And it didn’t stop there.  From takeoff to landing, the flight attendants and the flight crew were engaging and smart…and very funny.  After reciting the mandatory instructions about how to use the flotation device in the event of a “water landing” (my all-time favorite euphemism, BTW), the flight attendant added, “So you can just paddle around until the Coast Guard arrives.”  He then took us through the oxygen mask drill, telling us that if you’re traveling with a child, you should put your mask on first before putting the mask on the child.  He then added, “And if you’re traveling with two children–(dramatic pause)–pick whichever one you think has the most potential.”

Both jokes were delivered with impeccable timing.  And both were non-politically correct, which fits perfectly with the image of a company whose brilliant former CEO Herb Kelleher was known for chain-smoking, swigging Wild Turkey, and publicly arm-wrestling his fellow CEOs.  This is a company with an attitude–and a very infectious one at that!

A big part of making customers loyal to your brand is getting them to think of the brand in personal terms, to feel like they know and like the people behind the brand, and to believe that those people care sincerely about their happiness.  That can be hard to pull off when you’re a manufacturer, but when you’re in the service business, you have hundreds, thousands, or even tens of thousands of opportunities each day to have your employees build your brand equity with every customer encounter.

Unfortunately, very few service companies get that, but Southwest Airlines certainly does.  And that’s why their brand equity continues to fly as high as their shareholders equity.

Bing Needs to Search for Better Advertising

October 3rd, 2010

Over the years Microsoft has developed a well-earned reputation for being an exceptionally mediocre advertiser.  Even though its recent Windows 7 advertising represents an improvement over the company’s prior efforts (remember the embarrassing and mercifully short-lived effort starring Bill Gates and Jerry Seinfeld?), Microsoft advertising has generally exhibited microscopic amounts of creativity.

Microsoft’s Bing search engine appears to suffer from the same advertising affliction as its parent company.  Add this  TV commercial to the list of thousands of commercials you’ve seen repeatedly without knowing who the advertiser is or what the point of the ad is supposed to be.

I’m not exactly going out on a limb to say that an ad should reflect the character of the product or service being advertised.  One of the features that’s most important in a search engine is simplicity. So even if you’re smart and patient enough to decipher that this commercial is for a search engine, its convoluted and disconnected communications can only lead you to expect that you’d have anything but a user-friendly experience at The truth is that Bing is actually a pretty good product–I use Bing Images all the time–but you’d never know it from its advertising.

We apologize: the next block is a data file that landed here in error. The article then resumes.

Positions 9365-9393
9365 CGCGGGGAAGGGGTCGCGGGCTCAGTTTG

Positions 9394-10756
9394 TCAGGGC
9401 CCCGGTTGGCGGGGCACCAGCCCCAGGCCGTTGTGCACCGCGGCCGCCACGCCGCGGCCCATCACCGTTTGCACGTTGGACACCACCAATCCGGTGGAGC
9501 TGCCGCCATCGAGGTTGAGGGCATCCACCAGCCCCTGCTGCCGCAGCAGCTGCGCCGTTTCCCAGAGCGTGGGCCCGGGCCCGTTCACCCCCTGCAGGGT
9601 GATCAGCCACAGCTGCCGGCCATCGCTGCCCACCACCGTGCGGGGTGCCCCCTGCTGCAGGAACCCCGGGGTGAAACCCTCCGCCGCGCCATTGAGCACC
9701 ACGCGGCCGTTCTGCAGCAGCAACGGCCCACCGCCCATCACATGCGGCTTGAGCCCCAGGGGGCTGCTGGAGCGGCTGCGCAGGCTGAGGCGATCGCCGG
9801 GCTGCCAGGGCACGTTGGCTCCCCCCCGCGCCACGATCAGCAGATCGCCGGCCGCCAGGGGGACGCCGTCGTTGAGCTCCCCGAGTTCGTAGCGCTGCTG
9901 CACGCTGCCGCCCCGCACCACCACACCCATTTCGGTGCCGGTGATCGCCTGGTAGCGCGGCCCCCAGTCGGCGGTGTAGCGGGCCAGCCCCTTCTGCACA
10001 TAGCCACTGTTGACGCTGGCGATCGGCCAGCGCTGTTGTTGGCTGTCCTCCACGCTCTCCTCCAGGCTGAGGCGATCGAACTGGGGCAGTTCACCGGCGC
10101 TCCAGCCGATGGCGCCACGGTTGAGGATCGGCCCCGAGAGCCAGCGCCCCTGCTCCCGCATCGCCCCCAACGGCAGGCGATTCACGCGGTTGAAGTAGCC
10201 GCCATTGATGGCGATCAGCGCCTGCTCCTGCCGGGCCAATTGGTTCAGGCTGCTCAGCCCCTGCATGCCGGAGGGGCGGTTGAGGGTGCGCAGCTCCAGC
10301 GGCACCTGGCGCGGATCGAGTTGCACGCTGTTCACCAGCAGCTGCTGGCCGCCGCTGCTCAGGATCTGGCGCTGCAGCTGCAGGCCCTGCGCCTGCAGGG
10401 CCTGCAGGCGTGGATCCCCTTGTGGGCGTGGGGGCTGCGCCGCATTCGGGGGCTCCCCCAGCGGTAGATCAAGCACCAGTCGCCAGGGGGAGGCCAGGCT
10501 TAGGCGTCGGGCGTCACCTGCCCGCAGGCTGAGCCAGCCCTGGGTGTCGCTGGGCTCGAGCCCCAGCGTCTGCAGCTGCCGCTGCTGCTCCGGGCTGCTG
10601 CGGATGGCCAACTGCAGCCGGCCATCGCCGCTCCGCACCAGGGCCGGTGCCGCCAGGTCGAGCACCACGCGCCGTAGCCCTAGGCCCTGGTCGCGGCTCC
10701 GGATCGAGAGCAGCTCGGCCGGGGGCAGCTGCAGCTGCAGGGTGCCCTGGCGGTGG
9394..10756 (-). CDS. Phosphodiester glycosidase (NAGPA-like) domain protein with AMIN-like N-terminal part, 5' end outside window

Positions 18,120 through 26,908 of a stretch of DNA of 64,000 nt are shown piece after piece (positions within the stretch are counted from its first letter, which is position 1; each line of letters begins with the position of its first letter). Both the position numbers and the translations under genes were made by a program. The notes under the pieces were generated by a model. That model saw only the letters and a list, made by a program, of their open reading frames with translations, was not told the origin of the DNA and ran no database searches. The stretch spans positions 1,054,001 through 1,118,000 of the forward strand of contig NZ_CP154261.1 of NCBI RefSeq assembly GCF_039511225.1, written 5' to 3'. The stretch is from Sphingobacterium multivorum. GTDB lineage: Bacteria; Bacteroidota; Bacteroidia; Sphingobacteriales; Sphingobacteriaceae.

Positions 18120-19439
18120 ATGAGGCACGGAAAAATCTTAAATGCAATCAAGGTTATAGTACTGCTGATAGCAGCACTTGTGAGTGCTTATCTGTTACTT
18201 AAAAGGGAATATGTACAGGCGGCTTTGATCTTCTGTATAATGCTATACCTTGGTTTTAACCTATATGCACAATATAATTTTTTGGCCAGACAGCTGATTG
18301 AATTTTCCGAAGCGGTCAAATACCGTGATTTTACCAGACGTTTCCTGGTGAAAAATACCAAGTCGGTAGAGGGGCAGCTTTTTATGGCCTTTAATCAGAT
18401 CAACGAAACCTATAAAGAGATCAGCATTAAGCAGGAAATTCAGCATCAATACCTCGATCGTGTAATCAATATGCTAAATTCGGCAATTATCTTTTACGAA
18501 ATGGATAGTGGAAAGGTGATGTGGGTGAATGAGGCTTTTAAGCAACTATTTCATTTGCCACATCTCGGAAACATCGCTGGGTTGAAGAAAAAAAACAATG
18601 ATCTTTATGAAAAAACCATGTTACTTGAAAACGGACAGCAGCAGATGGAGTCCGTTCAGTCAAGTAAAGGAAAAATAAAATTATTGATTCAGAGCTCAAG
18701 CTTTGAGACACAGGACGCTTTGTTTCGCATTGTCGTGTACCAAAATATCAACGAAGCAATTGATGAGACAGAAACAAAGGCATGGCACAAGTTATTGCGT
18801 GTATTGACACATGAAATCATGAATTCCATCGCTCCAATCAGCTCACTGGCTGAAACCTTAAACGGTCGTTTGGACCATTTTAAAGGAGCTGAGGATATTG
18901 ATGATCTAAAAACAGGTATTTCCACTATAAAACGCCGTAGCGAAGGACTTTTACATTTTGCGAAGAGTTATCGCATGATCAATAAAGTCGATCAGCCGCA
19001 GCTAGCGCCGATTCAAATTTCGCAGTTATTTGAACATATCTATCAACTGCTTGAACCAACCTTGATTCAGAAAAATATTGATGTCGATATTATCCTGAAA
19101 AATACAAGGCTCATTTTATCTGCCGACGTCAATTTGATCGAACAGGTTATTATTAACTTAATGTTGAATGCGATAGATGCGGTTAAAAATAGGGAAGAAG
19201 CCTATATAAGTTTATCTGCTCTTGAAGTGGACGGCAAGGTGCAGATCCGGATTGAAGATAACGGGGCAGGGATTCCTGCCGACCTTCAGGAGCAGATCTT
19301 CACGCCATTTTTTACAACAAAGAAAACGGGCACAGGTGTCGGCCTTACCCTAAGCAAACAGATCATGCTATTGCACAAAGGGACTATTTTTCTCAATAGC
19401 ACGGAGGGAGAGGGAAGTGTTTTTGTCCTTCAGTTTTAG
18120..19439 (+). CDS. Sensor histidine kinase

Maybe it’s time for Microsoft to search for a new ad agency.  I’m sure they could find one using Google–or perhaps that other new search engine.  Oh, what’s its name again?  I think I just saw an ad for it…It’s right on the tip of my tongue…

Sun Mountain Needs to Get Out of the Sun

October 3rd, 2010

Any golfers looking for a good price on rain gear will probably find plenty of half-price sales on the Sun Mountain line.

In case you’re not a golf fan, Sun Mountain outfitted the U.S. team with rain gear (jackets and pants) for the 2010 Ryder Cup competition against the European team.  As might be expected for early October in Wales, Sun Mountain got a wonderful chance to show off the performance of its product when it rained heavily on the first day of the event.  There was only one problem:  rather than repel the rain, the Sun Mountain rain gear actually absorbed it.  This led to understandable complaints from the American players that it was affecting their play, which was of course reported extensively by the TV and other worldwide media covering the competition.  To add fuel to the fire–or water to the flood–the American team went to the pro shop at the Celtic Manor club hosting the event and purchased the ProQuip brand rain gear worn by the European team–complete with the European team logo.

Normally it would be quite a coup for a golf product brand to get its line selected for use in the sport’s most-watched global event. Such product placement can have more impact and generate more exposure than millions of dollars worth of advertising.  But that assumes one thing:  that your product actually works.  If it doesn’t, it’s a disaster of monumental proportions.

As the owner of a marketing agency, I naturally have a deep appreciation for brilliant marketing initiatives.  However, the first rule of smart marketing is to make sure you have a product that works–ideally, one that works better than any of your competitors’.

Shame on Team USA for not doing its due diligence and making sure that the waterproof gear it selected was, you know, waterproof.  And shame on Sun Mountain for turning a potential marketing coup into a certifiable Waterloo.